• Batteries – “Battery means a device consisting of one or more electrically connected electrochemical cells which is designed to receive, store, and deliver electric energy. An electrochemical cell is a system consisting of an anode, cathode, and an electrolyte, plus such connections (electrical and mechanical) as may be needed to allow the cell to deliver or receive electrical energy. The term battery also includes an intact, unbroken battery from which the electrolyte has been removed.” [1]
  • Pesticides – “Pesticide means any substance or mixture of substances intended for preventing, destroying, repelling, or mitigating any pest, or intended for use as a plant regulator, defoliant, or desiccant…” [2] There are some exceptions which can be seen in detail on the EPA website here.
  • Mercury-containing Equipment – “Mercury-containing equipment means a device or part of a device (including thermostats, but excluding batteries and lamps) that contains elemental mercury integral to its function.” [3]
  • Lamp Bulbs – “fluorescent light bulbs and other mercury-containing bulbs…” [4]

As mentioned above, each of these waste types has specific federal regulations associated with it (and possible individual state regulations). The links back to the EPA site will take you to more information about the regulations set out in 40 CFR.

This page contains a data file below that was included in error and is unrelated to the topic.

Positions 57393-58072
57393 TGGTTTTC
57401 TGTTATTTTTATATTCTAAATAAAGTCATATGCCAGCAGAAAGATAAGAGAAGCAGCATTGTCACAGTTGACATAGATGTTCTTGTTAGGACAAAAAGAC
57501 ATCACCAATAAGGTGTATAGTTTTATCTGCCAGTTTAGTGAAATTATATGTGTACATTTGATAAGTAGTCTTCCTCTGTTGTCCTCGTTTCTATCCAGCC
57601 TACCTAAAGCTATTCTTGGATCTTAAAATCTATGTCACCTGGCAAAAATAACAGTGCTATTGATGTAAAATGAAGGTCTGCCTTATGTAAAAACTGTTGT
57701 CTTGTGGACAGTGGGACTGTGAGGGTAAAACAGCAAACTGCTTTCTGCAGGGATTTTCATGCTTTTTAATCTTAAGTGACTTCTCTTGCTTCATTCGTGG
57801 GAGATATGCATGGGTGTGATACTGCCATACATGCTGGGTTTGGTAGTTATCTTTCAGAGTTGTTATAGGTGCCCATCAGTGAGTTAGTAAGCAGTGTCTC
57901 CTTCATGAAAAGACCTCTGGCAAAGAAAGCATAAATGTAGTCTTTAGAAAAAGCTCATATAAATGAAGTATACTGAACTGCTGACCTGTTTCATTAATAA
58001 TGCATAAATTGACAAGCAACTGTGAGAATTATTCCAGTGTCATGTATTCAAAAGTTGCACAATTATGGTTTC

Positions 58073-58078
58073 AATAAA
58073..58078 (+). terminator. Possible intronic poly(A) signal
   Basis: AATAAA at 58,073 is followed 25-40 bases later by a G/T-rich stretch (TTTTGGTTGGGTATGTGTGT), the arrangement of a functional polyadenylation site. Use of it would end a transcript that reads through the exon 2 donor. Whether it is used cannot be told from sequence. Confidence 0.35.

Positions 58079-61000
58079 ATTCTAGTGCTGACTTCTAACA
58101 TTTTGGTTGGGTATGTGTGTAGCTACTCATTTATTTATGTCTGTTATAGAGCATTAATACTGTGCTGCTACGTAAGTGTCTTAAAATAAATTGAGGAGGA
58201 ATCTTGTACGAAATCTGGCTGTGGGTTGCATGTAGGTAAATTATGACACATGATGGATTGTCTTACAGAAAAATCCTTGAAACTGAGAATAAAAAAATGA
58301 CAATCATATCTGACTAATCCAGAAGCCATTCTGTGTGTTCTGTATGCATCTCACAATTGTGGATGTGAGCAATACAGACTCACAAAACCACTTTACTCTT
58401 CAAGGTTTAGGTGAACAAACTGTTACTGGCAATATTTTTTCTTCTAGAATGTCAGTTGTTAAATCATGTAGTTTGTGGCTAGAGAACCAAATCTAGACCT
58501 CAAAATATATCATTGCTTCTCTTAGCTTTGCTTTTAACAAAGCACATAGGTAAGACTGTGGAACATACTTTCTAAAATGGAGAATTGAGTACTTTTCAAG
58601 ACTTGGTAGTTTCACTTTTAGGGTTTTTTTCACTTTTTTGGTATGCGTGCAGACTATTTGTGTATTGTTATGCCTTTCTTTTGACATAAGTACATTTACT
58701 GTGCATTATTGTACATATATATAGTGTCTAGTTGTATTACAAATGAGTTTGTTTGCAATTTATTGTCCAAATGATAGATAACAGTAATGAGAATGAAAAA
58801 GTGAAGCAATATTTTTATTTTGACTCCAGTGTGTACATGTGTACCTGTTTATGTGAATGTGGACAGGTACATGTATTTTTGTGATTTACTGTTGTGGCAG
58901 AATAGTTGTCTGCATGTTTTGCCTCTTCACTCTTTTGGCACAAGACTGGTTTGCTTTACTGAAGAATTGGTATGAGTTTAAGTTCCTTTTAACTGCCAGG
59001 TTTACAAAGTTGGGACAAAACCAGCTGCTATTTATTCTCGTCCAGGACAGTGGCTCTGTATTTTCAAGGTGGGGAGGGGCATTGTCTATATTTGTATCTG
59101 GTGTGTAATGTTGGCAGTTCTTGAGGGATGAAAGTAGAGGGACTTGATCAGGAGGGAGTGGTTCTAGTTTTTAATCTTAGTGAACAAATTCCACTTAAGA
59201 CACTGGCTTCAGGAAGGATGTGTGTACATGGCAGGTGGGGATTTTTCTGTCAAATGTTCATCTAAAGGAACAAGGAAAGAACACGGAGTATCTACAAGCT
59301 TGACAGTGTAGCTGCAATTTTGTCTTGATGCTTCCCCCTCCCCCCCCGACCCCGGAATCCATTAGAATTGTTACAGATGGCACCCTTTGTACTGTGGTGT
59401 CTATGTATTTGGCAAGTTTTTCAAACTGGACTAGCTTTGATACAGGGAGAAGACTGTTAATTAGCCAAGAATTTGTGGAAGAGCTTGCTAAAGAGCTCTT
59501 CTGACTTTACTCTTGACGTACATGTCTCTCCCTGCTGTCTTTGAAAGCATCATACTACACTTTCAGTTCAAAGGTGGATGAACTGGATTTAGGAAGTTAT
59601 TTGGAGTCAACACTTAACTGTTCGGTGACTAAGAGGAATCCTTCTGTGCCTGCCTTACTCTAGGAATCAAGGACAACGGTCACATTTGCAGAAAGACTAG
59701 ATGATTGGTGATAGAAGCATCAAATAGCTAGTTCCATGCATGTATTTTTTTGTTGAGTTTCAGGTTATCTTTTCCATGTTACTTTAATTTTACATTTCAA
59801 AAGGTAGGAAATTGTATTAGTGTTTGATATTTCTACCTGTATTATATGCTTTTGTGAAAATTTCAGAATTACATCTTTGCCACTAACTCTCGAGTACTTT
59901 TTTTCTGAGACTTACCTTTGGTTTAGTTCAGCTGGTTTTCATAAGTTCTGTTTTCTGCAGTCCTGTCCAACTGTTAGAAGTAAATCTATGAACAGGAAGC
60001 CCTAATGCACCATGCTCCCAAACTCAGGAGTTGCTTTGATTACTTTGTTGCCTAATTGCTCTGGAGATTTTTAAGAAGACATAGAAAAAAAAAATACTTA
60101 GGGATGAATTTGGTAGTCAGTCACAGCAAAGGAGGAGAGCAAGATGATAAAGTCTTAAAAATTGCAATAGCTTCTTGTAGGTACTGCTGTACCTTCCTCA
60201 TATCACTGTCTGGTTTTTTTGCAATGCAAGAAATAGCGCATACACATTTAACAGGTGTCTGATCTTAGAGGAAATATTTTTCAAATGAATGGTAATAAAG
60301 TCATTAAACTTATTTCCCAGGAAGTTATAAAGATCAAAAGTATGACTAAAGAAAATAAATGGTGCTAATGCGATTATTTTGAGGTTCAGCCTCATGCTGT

Additionally, a good place to start out with your company is to ensure that all employees are properly trained in universal waste handling regulations and that there is a clear understanding of the different regulations. Doing this will help your company avoid potentially dangerous and costly universal waste violations.

The other day as I was brainstorming ideas to write about for the blog something occurred to me. Hazardous waste is a very broad concept. I realized that outside of a company that deals with theses items on a daily basis, there may be confusion about what even qualifies as hazardous. This being said, I decided to talk about what, exactly, hazardous waste is.

The EPA defines hazardous waste as, “waste that is dangerous or potentially harmful to our health or the environment.” They further break down these wastes into four categories:

– Listed Wastes: These are wastes that EPA has determined to be hazardous. These listed wastes include F-list, K-list, and P-and U-Lists.

– Characteristic Wastes: These are wastes that do not fit into any of the above listings but that exhibit ignitability, corrosivity, reactivity, or toxicity.

– Universal Wastes: This includes things like batteries, pesticides, mercury-containing equipment (e.g., thermostats, old fashioned thermometers, etc.) and fluorescent lamps.

– Mixed Wastes: These are wastes that contain both radioactive and hazardous waste components.

For all of these wastes it is vital to dispose of them in a manner that will not harm the environment. Luckily, current available technologies are able to remove toxicity and/or hazard from many of these items making them safe for reuse or disposal.